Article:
There are clear advantages to living in a hip, cool neighborhood – there is always something hip and cool to do.  Tuesday night I took full advantage of the coolness when I dropped by the super cute Brooklyn Stone Boutique in Fort Greene, Brooklyn for NY1 Anchor Cheryl Wills’ booksigning soiree.   First let’s talk about the where. Did I say super cute?!  Opened last September, Brooklyn Stone Boutique features hot, trendy, fashions that are mostly imported from the UK and Australia.

Boutique Owner Regina Stone & Tracee Loran

Wearing MusicaWear Rockstar Zippered Shirt & Cropped Jacket from Brooklyn Stone Boutique

Store owner Regina Stone never orders more than seven pieces of any single clothing item and typically carries a mere three. And many of the super baaad pumps are custom made (I’m in love with the black & white numbers with the red bow accent on the heel), which means often only one pair of specialty

footwear is available.  So what’s the big deal about that, Tracee? The chances of attending a party and spotting 3 chix wearing your “limited edition” dress are very low.  Don’t you hate when that happens?  You spend the evening trying to pretend like you don’t see each other or worst yet, you have to leave early due to an “emergency.” Very few items at BSB are over $200 & you can find many things for under a hundred bucks, so you can look like brand new money without spending a lot of it. Needless to say  Brooklyn Stone Boutique is definitely the place to get your fashion fix on. And it’s the new hot spot for radically fabulous events.

News Anchor/Author Cheryl Wills

In walks Award-winning NY1 Anchor Cheryl Wills who held a booksigning for her new powerful tomeDie Free: A Heroic Family History, which chronicles the story of Wills’ great great great grandfather Sandy Wills, a runaway slave and fearless Civil War veteran. Die Free also explores the life of Wills’ dad, Clarence Douglas Wills, the first black firefighter to desegregate Engine 1 Ladder 24 in New York City.  He tragically died in a motorcycle accident on the Williamsburg Bridge in Brooklyn at the tender age of 38, and according to Cheryl, lived a very enigmatic & reckless life during his last few years on this planet.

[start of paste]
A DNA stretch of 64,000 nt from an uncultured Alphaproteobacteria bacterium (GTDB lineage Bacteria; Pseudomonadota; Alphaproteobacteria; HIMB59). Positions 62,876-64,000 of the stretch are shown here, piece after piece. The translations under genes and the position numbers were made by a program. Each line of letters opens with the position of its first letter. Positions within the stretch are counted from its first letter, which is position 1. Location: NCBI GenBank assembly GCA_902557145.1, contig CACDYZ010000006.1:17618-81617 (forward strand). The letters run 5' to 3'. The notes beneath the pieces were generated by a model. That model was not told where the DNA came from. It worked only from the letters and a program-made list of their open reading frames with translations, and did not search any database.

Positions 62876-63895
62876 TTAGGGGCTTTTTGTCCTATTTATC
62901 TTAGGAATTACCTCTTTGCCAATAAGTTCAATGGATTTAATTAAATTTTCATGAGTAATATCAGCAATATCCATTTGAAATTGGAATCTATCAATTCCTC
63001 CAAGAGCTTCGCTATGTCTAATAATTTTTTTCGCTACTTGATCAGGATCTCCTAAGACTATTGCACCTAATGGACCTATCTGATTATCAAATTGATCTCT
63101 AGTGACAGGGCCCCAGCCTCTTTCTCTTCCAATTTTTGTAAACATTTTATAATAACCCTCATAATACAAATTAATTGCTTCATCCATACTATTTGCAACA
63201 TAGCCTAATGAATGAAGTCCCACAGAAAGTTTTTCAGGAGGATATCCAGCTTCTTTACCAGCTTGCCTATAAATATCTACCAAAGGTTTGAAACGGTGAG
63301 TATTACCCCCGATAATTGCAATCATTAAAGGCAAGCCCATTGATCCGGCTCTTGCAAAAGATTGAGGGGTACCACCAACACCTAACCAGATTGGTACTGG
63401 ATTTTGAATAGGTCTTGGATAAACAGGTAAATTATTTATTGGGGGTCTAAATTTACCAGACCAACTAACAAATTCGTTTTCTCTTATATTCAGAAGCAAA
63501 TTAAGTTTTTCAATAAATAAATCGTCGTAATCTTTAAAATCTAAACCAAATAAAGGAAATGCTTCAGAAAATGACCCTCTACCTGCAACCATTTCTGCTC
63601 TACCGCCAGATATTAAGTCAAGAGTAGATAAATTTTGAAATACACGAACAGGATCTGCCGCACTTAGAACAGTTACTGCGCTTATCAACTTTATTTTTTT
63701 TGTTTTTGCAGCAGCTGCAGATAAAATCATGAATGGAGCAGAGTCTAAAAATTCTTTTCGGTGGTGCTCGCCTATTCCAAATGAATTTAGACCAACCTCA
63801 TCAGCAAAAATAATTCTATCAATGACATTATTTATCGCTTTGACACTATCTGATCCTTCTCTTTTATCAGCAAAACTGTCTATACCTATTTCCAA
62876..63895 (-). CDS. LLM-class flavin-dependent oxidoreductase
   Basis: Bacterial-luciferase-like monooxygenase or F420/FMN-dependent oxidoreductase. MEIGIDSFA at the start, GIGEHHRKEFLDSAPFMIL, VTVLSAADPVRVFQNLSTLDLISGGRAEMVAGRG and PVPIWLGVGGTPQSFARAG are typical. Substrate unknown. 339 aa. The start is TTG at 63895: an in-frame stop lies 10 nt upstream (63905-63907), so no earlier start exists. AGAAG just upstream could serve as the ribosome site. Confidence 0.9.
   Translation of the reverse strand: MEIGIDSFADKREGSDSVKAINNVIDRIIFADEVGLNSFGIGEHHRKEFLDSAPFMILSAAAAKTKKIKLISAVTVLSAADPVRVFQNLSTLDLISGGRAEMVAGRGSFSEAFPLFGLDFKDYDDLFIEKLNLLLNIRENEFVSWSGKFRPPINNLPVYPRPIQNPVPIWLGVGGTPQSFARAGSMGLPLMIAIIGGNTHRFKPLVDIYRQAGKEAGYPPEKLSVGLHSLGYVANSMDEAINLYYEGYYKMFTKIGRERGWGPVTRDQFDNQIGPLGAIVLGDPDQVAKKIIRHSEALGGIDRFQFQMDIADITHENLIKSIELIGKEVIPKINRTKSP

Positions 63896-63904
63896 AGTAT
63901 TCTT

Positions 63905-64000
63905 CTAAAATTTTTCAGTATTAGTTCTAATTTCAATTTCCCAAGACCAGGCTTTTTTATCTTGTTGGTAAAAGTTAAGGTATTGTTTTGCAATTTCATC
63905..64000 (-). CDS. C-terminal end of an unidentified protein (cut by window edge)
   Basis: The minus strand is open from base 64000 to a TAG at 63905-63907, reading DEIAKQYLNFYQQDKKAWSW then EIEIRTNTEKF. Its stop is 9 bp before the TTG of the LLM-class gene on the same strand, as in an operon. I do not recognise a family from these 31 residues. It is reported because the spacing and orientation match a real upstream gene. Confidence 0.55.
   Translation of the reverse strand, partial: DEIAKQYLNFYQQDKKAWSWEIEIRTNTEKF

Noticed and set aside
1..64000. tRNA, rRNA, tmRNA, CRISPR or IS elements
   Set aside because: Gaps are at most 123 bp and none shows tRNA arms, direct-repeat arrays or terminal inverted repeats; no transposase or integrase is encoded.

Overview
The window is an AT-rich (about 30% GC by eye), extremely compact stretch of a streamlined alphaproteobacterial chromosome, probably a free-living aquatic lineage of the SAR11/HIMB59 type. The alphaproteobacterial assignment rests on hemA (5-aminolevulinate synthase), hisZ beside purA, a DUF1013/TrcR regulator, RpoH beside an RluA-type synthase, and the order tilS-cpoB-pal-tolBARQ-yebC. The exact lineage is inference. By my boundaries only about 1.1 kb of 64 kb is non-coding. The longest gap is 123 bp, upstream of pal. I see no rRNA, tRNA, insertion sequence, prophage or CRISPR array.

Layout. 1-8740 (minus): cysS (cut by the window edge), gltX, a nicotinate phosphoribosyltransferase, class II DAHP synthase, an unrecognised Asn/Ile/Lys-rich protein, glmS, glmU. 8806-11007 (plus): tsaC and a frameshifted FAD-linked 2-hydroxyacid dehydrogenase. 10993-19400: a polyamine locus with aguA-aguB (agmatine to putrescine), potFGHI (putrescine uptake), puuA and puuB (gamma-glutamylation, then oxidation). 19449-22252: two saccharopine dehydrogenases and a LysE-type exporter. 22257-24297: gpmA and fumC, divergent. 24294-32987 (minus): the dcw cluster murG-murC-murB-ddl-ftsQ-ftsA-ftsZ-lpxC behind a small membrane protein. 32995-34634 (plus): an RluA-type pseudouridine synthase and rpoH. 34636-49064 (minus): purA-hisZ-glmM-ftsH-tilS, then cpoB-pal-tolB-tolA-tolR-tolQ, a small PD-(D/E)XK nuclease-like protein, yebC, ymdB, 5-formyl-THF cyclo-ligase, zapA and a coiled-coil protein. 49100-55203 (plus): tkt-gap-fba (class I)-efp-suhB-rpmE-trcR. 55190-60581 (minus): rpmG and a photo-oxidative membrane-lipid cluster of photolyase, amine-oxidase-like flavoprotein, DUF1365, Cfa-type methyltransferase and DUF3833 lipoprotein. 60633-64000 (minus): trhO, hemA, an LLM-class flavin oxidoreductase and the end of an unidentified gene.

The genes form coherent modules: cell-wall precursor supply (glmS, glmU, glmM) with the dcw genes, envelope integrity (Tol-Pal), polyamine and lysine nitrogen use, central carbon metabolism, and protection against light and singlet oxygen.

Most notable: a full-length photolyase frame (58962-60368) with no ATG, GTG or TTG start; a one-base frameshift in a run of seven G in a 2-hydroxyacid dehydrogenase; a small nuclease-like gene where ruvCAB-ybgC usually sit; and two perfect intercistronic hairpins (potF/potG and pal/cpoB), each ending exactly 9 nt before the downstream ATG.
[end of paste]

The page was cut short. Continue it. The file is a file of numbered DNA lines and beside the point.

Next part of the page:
Tracee Loran & Cheryl Wills

Cheryl is one of the most dynamic people I’ve met in New York City. Hands down! We had an engaging conversation about history, slavery, and knowing your roots.  The full interview will be available next week, but here’s a juicy sample:

I asked Cheryl what was the impetus, the one event that led her to write Die Free.  This excerpt is extracted from her response.

CW: The short version is Sandy was purchased by Edmond Wills.  That was the first shock to know that I am Cheryl Wills because Edmond bought him when he was 10-years old on an auction block.

TL: Did they say who Edmond Was?

CW: I know all about Edmond.

TL: Of course.

CW: He was a white man who had a family and was living fat off the backs of African slaves as his parents did and as his grandparents did coming from Virginia.  Came to Tennessee to start a new life.  Some family business, huh?  Buying Africans.


Yes, Cheryl is that honest and forthright; she’s a powerful speaker with an inspiring ball of fire in her belly ignited by learning the truth about her family.  You’ll get the full version next week; believe me regardless of race, creed, or religious affiliation you will be moved by her story. If you just can’t wait to hear it from me, you can stop by St. Philips Church in Bed Stuy, Brooklyn this Sunday, March 20 at 11:00 am. Cheryl’s reading excerpts from Die Free: A Heroic Family History.  This won’t be an ordinary book-reading as she’ll be accompanied by a full gospel choir.  I can’t wait! (Click on flyer for more details.)


MUA Karen Swaby & Tracee Loran

You know I never pull off these events solo; beside every socialite is a talented crew of artists. Since its Woman’s History Month its befitting that the ladies represented. Fresh off of a snazzy fashion spectacular for PR Whiz Lawrence Blake Harvey, Makeup Artist Karen Swaby carved out some time to paint beautiful hues on my face.  Dame Swaby has skills because she convinced me to go with smoky eyes for a more edgy look and pink lips. Yes, pink lips!  Designer Raquel Alfred of MusicaWear provided me with her really adorable signature item – the RockStar Zippered T-Shirt.  News flash – it’s  pink! In the immortal words of Whitney Houston, me and pink “are not friends!” These sly foxes must have slipped a mickey in my Shirley Temple! 😉

Documenting the event was gifted Photographer Tamara Edme of Urban Exposure Images. Miss Tamara is all about unique angles and interesting shots. She often uses graffiti’d walls & other urban backdrops to capture subjects in their purest, most uninhibited form. Love it!

This event was definitely fun and enlightening. I look forward to sharing the full Cheryl Wills interview & reports of what I hear is an incredible book-reading presentation.

Time is running out on the Radically Fabulous My PeepStakes; don’t forget to enter to win a prize package worth $125!  It is the easiest open book quiz you’ll ever take! 🙂

Until the next time, stay radically fabulous….

Anchor/Author Cheryl Wills & Sports Agent Martin Gover

Tracee Loran & Sports Agent Martin Gover

Tracee Loran & Cheryl Wills Share a Laugh

Martin Gover & McArthur St. Juste

McArthur St. Juste & Cheryl Wills